Cinema in the Country: The Rural Cinema Scheme-Orkney (1946-67)

By Goode, Ian | Post Script, Spring 2011 | Go to article overview

Cinema in the Country: The Rural Cinema Scheme-Orkney (1946-67)


Goode, Ian, Post Script


The act of transporting cinema to and exhibiting films for the rural communities of the Highlands and Islands of Scotland has attracted a fair amount of press attention at home and abroad recently ("Box Office"). This is partly due to the events pioneered by the British actress Tilda Swinton and the writer and critic Mark Cousins. This began with the film festival The Ballerina Ballroom Cinema of Dreams held in Nairn on the north east coast of Scotland in 2008, followed a year later by A Pilgrimage which involved tugging a mobile cinema along an exhibition route from Fort Augustus to Nairn incorporating Loch Ness. These initiatives and less publicized others, such as The Small Islands Film Festival (2007-2009), are born of a passionate desire to not only take a preferred vision of cinema to selected areas of rural Scotland, but also, to offer potential audiences a different cinema-going experience by challenging what might be considered the norms of film exhibition.

The vehicle for A Pilgrimage was the Screen Machine, a custom built articulated lorry that converts into a self contained one hundred and two seat cinema. This mobile cinema was painstakingly developed by Highlands and Islands Arts Ltd. in conjunction with Cinemobile of France between 1994 and 2005 to negotiate the narrow and twisting road network of rural Scotland. Screen Machine is currently managed by Regional Screen Scotland and financially supported by a combination of Scottish Screen, Highlands and Islands Enterprise, Comhairle Nan Eilean Siar (formerly the Western Isles Council), and North Ayrshire Council. The mobile cinema serves the communities of the Highlands and Islands of Scotland and has also delivered cinema to UK troops during a four week visit to Bosnia in 2001 ("Screen Machine").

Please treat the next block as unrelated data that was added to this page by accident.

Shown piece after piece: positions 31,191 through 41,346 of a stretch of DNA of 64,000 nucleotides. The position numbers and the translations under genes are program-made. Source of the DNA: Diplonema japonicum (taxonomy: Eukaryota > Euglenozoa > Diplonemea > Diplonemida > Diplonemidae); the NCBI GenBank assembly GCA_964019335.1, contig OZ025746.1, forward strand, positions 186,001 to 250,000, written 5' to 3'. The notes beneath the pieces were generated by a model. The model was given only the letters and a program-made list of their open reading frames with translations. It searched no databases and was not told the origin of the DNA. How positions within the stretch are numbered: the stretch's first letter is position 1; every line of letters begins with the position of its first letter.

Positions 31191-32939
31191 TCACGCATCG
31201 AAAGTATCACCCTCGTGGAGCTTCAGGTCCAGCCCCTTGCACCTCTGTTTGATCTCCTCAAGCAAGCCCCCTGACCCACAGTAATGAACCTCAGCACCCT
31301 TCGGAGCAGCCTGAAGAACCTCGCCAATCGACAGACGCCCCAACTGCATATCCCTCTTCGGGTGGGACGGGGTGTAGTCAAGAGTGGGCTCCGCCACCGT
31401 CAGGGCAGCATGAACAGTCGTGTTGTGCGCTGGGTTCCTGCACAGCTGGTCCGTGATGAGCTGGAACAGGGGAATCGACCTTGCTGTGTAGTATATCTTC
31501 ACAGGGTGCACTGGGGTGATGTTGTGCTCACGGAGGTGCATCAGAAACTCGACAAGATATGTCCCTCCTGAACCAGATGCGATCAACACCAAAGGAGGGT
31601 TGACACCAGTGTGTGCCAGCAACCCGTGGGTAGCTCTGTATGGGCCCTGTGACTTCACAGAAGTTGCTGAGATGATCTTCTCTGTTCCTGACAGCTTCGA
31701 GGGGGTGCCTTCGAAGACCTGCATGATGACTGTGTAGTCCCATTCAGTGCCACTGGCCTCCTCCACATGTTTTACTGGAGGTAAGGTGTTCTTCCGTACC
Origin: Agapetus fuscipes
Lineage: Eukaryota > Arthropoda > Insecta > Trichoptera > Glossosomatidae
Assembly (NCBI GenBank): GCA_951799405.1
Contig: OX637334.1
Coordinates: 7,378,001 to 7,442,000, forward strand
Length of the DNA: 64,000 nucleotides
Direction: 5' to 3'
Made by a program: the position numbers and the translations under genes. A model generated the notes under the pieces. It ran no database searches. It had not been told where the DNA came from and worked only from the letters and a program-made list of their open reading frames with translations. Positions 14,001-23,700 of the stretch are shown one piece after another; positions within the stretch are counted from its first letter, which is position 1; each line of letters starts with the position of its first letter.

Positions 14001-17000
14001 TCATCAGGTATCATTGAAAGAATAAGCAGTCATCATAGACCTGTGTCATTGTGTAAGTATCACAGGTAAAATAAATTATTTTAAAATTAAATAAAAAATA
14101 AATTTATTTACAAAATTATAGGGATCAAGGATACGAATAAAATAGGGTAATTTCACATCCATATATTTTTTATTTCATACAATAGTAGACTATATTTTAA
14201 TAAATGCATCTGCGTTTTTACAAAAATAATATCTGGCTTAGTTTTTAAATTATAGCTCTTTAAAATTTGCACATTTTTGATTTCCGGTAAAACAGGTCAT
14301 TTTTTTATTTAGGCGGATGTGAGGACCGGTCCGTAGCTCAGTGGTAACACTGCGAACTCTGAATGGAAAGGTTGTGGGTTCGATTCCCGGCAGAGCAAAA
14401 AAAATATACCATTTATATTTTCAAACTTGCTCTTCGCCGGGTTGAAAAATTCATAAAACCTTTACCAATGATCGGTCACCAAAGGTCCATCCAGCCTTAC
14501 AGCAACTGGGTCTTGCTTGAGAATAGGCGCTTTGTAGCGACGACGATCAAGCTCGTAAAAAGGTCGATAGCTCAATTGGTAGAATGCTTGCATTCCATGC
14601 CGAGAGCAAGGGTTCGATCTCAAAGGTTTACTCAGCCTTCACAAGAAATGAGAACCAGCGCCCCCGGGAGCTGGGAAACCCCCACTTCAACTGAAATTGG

The current impetus behind mobile cinema and other community orientated forms of film exhibition has been supported by the soon to be abolished--UK Film Council. In 2009 the Distribution and Exhibition department of the Council launched an initiative named the Rural Cinema Pilot Scheme designed to give "people in rural areas the opportunity to enjoy the communal experience of cinema" in England ("Rural Cinema"). This scheme was allocated 1.2 million [pounds sterling] of Lottery funding and the use of digital technology offers the possibility of extending the geographical reach of UK film exhibition ("Rural Cinema"). These recent developments in rural provision prompt the question: to what extent has that type of cinema which Barbara Klinger refers to as non-theatrical, and which I refer to here as rural, been written into film history? (Klinger 2008).

Rural cinema represents a relatively under-researched and developing area of film history in different national contexts (Maltby; Allen; Stokes 2008; Meers; Biltereyst; Van De Vijver 2009). This work is expanding the geography of historical research beyond the urban context of cinema. What I am interested in here is extending this history of cinema and exhibition to Scotland, and specifically the remote location of Orkney--the collection of islands ten miles off the north eastern tip of the mainland--and in the policy directives and nature of the conditions under which organized rural cinema becomes possible. This in a period that begins with the formation of the Scottish Film Council in 1934 and in a country where over ninety per cent of the geography of its land mass is rural and historically depopulated ("The Scottish").

UK FILM INSTITUTIONS IN SCOTLAND

The 1930s represents a period of concern throughout the UK over the perceived effects of the commercial cinema on a growing audience. The 1932 report The Film in National Life was commissioned by the Commission of Educational and Cultural Films to investigate "the role of the cinema in education and social progress" ("History of the BFI"). The published report recommended the formation of a central film institute and argued for the "recognition of film as a powerful instrument for good or evil in national life" (Commission on Educational and Cultural Films 1932; Bolas 2009; Napper 2009). …

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